St Edmund's Church History
Please take a look at the Upper Wensum Benefit website
for more interesting information about the church, with Service Schedule and opening times
The church is a small building mostly in the Early English style. There are narrow lancet windows and there is a Priest’s door on the south side of the chancel. The Nave and Chancel are of the same width and separated by a carved screen. The roof was lead covered. The 14th century font is octagonal, having carved Shields with Castles triple towered. The Castells, or de Castells were sub-tenants of the Manor here. The organ is now in the chancel the nave having had two vestries constructed where the organ used to stand. The harmonium was sold and an organ bought from Bodium Manor House, Sussex in 1946 at a cost of £146.00 as a celebration of victory. The list of Rectors dates from 1302, Richard de Hedersede – by Nicholas de Castello and Cecilia his wife. The oldest register dates back to 1541.
Drawing by Ladbroke 1823
There were three bells in the 6th year of Edward V1 one inscribed ‘Iohn Brend made me 1635’ and four in the square tower in 1784. This tower fell on a Sunday after the Service on June 1st 1796 and was never rebuilt. Some of the old foundations still remain on either side of the pathway leading to the Church.
Churchwardens Bill 1797
An Estimation of the expense of Repairs [ ? ] to be done to the Church in the Parish of Horningtoft made this 29th Day of May 1797 by Thos Neal Junr.
This is a photograph of the original, which is held in the Norfolk Records Office, Norwich.
Churchwardens Bill 1797
Further restoration work took place in the late 1860’s early 1870’s, the Steeple on the South side being removed and the roof reconstructed with pin tiles. On the Terrier for 1933 there is a note at the bottom.
According to an old book of the Churchwardens the Old Church Bell was sold to Warner & Son on the 21st Feb 1870 for the sum of £12.15.7 which sum was applied in helping with the Restoration of the Church which was carried out (according to the same book) about that date Warner & Son supplied the new bell for the sum of £7.16.10 as shown in the aforesaid Churchwardens book.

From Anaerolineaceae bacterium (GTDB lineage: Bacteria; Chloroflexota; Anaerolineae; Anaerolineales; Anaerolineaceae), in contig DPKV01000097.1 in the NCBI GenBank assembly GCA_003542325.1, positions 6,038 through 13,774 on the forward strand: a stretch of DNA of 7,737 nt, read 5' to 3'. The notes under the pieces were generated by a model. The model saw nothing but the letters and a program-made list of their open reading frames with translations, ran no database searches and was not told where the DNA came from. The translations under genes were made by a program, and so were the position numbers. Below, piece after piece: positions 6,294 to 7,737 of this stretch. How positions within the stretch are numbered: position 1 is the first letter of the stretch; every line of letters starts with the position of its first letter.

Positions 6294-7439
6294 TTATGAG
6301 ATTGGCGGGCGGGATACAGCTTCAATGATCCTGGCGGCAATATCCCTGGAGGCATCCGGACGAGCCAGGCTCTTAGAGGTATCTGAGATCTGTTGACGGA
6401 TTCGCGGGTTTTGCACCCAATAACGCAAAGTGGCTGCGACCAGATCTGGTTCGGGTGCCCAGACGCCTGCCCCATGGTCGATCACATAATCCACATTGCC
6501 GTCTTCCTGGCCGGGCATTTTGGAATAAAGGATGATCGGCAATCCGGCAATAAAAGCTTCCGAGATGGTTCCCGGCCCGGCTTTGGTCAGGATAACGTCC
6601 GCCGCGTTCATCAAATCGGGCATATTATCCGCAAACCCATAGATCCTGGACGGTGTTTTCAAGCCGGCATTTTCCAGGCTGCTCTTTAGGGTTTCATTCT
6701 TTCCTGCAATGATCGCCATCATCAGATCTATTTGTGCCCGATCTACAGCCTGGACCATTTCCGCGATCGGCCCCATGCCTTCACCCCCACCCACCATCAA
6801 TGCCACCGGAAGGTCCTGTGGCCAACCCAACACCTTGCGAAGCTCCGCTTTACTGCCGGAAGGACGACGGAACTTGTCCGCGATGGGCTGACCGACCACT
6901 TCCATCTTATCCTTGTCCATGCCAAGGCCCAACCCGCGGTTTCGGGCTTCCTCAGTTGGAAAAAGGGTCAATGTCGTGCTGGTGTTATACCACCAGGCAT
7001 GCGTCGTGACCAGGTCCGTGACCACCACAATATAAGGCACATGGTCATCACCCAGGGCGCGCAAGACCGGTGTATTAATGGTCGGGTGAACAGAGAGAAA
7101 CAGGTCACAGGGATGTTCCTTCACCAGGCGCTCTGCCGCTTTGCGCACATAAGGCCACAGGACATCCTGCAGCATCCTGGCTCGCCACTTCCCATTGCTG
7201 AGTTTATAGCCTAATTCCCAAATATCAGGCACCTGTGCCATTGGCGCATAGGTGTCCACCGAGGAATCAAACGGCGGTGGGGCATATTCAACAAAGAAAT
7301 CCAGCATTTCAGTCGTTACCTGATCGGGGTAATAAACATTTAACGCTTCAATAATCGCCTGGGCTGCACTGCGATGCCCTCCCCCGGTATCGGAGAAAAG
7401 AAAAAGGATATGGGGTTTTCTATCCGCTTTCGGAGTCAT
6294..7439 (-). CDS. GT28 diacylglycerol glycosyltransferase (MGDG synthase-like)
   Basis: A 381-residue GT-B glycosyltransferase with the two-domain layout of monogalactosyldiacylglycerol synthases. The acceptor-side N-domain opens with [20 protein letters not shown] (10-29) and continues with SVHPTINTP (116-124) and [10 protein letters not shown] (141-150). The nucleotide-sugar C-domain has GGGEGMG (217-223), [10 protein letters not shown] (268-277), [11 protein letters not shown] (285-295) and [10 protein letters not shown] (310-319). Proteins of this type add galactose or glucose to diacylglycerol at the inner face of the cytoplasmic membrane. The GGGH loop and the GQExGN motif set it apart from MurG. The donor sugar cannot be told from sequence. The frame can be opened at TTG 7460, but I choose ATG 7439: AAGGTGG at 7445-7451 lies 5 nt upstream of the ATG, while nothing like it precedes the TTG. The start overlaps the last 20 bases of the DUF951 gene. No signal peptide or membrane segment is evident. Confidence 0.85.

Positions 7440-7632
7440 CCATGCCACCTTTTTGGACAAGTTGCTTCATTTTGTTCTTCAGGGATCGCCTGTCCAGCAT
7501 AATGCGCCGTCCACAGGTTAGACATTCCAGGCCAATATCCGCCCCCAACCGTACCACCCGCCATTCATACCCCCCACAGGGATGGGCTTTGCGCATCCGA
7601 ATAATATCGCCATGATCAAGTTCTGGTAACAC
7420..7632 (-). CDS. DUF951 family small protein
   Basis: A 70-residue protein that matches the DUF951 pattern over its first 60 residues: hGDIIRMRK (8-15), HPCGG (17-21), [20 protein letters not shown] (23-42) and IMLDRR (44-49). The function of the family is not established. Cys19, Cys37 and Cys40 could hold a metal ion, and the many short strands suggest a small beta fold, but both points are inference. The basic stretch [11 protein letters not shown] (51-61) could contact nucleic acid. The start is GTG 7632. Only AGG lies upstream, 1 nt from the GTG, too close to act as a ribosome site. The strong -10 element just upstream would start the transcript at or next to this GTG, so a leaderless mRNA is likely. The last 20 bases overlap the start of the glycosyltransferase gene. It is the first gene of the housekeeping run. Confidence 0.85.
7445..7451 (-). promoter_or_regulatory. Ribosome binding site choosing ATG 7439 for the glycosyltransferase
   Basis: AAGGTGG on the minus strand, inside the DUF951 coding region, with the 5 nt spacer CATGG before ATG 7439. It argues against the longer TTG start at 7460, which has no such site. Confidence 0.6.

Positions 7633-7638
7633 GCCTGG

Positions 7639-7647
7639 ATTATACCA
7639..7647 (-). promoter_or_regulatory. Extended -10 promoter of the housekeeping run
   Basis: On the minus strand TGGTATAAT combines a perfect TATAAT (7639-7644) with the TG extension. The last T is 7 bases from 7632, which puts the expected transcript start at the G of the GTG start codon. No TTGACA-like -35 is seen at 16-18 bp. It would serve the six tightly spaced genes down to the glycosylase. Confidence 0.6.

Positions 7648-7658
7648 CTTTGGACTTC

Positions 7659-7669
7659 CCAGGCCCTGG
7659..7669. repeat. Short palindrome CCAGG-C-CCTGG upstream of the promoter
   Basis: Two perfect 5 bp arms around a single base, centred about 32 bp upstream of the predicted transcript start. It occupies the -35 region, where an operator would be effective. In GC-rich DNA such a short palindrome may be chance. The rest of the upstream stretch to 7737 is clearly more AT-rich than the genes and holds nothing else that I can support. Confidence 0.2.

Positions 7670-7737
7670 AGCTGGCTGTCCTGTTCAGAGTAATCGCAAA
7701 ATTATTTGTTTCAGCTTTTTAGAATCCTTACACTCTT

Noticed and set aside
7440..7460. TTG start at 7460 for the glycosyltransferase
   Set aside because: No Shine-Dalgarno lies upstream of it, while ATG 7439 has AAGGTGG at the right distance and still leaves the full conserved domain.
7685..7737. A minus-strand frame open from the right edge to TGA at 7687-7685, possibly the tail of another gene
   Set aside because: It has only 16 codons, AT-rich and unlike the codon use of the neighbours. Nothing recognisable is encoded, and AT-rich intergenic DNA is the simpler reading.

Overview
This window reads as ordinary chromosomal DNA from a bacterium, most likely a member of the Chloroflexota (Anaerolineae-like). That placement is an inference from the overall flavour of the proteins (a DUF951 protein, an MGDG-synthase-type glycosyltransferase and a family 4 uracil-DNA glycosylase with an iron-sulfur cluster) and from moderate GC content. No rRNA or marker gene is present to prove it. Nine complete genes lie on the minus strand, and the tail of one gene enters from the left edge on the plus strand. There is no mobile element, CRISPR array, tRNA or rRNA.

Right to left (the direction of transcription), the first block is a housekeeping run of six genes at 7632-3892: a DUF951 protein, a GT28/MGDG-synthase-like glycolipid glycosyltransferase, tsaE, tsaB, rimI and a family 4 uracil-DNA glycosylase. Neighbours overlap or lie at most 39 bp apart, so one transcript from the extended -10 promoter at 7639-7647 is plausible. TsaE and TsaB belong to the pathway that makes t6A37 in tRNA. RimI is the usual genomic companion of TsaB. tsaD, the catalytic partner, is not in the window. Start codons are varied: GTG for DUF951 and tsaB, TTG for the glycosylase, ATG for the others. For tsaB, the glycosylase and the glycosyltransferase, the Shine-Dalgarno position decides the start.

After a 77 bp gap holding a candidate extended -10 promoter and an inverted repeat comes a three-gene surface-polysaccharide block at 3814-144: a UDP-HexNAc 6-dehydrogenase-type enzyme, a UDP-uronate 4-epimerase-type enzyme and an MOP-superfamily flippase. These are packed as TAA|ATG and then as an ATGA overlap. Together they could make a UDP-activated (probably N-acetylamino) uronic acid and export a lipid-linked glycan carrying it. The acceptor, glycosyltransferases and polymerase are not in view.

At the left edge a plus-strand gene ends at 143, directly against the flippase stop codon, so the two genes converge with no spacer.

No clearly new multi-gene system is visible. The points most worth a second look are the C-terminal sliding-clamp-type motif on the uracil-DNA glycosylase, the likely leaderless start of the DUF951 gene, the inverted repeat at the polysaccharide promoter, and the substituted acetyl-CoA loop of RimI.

more information will be addeds about documents and photos from Lambeth Palace
From the diary of B J Armstrong 20 April 1870
Went to the reopening of Horningtoft Church, after being all but rebuilt. The difference in the church now to what it was when I preached there many years ago is striking indeed. The ancient screen is repainted and gilded; there are beautiful seats; a proper altar with Cross, vases and candlesticks. The choristers, having three banners, and clergy, all in white stoles, proceeded from a neighbouring farmhouse singing “Onward, Christian Soldiers.” The collection amounted to £17. It is wonderful what can be done in a small place where the incumbent has taste and energy and where there are no obstructives to hinder!
In 1951 electric light was installed in the Church, in the place of the old coke stove there are six cowl fires. The Parochial Church Council gave the old oil lamps to Keswick Church. (Terrier 1955).
In the 1970s the Church was threatened with closure but with grants the roof was repaired again, floor was replaced, old pews removed from the nave and replaced with chairs and decorated inside with villagers helping with the work. This is the only meeting place in the village and is used for Parish Council Meetings and events to raise money for the church, Christmas bazaasr, Barn Dances, Harvest Suppers and a Beetle Drive, are just some.
The north and part of the west of the churchyard was enclosed by large Leylandii which were cut down in December 1999 and the Millennium project raised money to remove the stumps and repair and extend the wall which lies at the west end. It is now once again possible to see the Church from the road.
A Heritage Society was formed and a grant was secured from the Local Heritage Initiative and an award from the Nationwide Building Society for historical research and the churchyard wall restoration. A Heritage Weekend was held in June 2001 and again in 2003, much of the information collected for these events is available in the church, which is open during the day, and on this web site.